Although the director, Andy Tennant, didn't nail a consistent tone throughout the film, the main problem was the writing. Like they always say in Hollywood - nothing can overcome a poorly written script, no matter how great the acting.
You have to take the rough with the smooth at film festivals. Sometimes the films are so impenetrable that boos break out among those left by the end. Sometimes the applause lasts for a full two minutes and nobody leaves early.
'Cosmos,' Andrzei Zulawski's first film in 15 years, adapted from Witold Grombowicz's 1965 novel of the same name defies classification but offers an intriguing, bizarre, wonderfully absurd, hilarious, surreal, reference littered and visually gorgeous cinematic feast wrapped in Andrzej Korznski's romantic score - a crazy expressionist cinematic delight.
Gianfranco Rosi's camera lays witness to this European refugee crisis through two locals, 12-year-old Samuele who loves to hunt, shoot his slingshot and mess around and Dr. Pietro Bartolo, still compassionate and caring after treating refugees for 25 years.
The film is a fly on the wall documentary of three ordinary young gay men who live in the extra-ordinary world that is the bifurcated society of Tel-Aviv.
Shane Black's 'The Nice Guys' is a zany, free-for-all, private eye odd couple, crazy comedy caper with great one-liners.
Given the unreal success of Tim Burton's Alice in Wonderland, it was inevitable, I suppose, that Disney would head straight to its sequel, Through the Looking Glass and What Alice Found There. But Alice Through the Looking Glass is a heartless adaptation. The poignancy of Lewis Carroll's moral lesson on how precious time is becomes lost in a CGI-fest that's all spectacle and no soul.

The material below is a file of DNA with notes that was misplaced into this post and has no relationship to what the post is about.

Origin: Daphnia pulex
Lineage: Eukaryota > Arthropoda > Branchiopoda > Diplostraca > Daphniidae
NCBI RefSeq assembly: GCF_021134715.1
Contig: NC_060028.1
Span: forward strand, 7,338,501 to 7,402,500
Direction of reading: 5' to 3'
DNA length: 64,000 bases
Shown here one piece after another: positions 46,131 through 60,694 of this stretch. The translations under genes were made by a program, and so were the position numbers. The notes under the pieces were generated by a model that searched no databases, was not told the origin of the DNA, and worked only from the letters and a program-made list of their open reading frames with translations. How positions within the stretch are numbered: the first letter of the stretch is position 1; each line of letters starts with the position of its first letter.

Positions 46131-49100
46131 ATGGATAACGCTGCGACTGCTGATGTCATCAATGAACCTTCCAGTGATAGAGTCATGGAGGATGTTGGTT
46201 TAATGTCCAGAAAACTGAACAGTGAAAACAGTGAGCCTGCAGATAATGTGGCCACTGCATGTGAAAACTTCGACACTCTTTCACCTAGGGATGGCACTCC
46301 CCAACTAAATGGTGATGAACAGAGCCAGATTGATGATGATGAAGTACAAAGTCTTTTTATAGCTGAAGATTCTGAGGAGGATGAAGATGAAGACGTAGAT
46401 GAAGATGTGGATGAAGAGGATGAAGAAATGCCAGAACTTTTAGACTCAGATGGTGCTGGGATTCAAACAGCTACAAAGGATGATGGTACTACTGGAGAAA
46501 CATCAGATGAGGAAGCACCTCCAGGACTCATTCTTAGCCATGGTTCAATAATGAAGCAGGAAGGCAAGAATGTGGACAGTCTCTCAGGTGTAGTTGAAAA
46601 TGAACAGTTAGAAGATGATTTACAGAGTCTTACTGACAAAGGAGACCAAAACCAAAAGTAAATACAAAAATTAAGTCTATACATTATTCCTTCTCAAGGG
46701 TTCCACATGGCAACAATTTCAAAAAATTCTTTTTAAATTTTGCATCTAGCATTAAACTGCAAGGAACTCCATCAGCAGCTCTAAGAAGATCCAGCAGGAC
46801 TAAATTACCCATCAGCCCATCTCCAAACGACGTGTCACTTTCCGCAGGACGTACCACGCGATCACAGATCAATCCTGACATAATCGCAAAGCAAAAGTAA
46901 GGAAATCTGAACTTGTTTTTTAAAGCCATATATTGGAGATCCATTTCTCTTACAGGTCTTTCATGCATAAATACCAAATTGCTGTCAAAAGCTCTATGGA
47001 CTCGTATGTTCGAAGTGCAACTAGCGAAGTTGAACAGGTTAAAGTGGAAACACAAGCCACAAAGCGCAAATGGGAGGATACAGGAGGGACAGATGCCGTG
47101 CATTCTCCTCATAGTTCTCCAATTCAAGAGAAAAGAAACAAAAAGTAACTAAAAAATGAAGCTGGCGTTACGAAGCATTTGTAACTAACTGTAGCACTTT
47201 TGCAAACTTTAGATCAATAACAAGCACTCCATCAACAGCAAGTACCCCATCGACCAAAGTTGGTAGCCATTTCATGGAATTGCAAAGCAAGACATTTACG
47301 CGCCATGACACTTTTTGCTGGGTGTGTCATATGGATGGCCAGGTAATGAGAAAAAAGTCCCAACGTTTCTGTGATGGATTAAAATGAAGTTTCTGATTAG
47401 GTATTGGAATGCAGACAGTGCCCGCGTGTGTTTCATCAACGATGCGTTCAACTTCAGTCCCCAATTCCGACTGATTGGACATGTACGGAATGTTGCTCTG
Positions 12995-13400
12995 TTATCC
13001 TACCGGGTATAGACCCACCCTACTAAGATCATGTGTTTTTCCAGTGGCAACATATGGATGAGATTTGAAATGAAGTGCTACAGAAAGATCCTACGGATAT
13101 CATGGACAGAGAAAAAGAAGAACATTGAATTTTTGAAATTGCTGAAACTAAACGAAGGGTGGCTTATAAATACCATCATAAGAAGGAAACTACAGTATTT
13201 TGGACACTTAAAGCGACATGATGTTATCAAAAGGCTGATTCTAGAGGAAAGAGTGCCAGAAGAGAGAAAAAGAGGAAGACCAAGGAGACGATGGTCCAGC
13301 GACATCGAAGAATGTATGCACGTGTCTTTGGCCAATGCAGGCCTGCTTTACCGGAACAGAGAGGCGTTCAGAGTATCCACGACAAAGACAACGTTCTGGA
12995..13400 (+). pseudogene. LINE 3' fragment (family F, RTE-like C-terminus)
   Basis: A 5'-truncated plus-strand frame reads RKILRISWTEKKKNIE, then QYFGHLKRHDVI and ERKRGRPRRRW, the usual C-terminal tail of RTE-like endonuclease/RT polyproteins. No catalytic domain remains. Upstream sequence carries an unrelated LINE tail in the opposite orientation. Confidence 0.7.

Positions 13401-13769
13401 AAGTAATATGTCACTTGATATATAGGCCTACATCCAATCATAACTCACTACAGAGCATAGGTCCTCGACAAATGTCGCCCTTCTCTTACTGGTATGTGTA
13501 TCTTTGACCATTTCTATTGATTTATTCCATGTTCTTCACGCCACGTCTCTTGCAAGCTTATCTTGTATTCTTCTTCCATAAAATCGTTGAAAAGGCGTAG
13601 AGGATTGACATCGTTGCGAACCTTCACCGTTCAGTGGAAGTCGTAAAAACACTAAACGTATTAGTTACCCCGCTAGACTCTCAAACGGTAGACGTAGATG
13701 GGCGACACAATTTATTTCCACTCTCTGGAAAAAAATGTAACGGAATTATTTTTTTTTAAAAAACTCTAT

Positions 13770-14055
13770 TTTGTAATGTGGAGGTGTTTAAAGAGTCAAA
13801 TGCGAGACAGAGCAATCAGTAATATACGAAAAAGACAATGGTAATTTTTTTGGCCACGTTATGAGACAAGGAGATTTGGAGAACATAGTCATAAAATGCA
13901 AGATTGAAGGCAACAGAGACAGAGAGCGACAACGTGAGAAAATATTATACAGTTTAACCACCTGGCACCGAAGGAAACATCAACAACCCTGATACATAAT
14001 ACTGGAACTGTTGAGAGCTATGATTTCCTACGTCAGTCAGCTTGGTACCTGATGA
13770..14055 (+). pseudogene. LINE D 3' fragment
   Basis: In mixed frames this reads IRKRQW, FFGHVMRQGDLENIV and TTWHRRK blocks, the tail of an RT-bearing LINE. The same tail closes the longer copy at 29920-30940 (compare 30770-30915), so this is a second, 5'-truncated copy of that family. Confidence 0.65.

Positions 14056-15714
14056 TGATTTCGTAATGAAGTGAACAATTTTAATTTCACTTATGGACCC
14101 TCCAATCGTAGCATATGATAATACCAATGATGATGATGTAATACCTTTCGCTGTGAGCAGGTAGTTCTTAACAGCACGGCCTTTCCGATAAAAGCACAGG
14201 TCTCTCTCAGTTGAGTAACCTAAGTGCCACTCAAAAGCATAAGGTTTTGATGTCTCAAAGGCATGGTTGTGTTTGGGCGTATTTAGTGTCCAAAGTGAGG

'Our Kind of Traitor', Susanna White's adaptation of the John Le Carre novel is an accomplished but predictable thriller...
'Son of Saul,' Laszo Nemes' debut feature and winner of the 2015 Grand Prix at Cannes is stunning with a mesmerising performance from Geza Rohrig...
The set-up of a movie is crucial and in Bastille Day's opening scenes we see a naked young woman attracting tourists' attention on the steps of Montma...
'Bastille Day' hangs it's hat on action sequences and clings to the Bourne-Bond coat tails - Joachim Trier's English language debut 'Louder Than Bombs...
Rudyard Kipling would smile and pinch himself. The lush forest's alive with Kipling's classic characters, so real that you jump with amazement when they speak.
Shot in real time with an audacious 138 minute single take 'Victoria' is an exhilarating, drug fuelled, frenetic, roller coaster, crazy, dusk to dawn Berlin trip - 'Papusza' offers a fascinating glimpse into the world of the first Roma poet - 'Black Mountain Poets,' a low budget indie hopes for gentle farce but strains to live up to it's intentions.
I attended the VIP screening of Lionsgate's latest action thriller, London Has Fallen, last week at London's Ham Yard Hotel. It's taken me a while to do a write-up because I have mixed feelings about the film. On the surface, it's a great action film with incredible special effects, spectacular stunts and a great cast, but there were also moments which made me feel a little uncomfortable.
Joel and Ethan Coen take a tongue-in-cheek stroll across the studio lots of the Hollywood dream factory of the early 1950s, a vicious, back stabbing, surreal other world with a wide smile, glamour and ego.
Judging by the reviews I'd read, I knew it wasn't going to be great, but I had no idea it was going to be quite so bad. Before the climax, I decided enough was enough and walked out. Something I've never done before.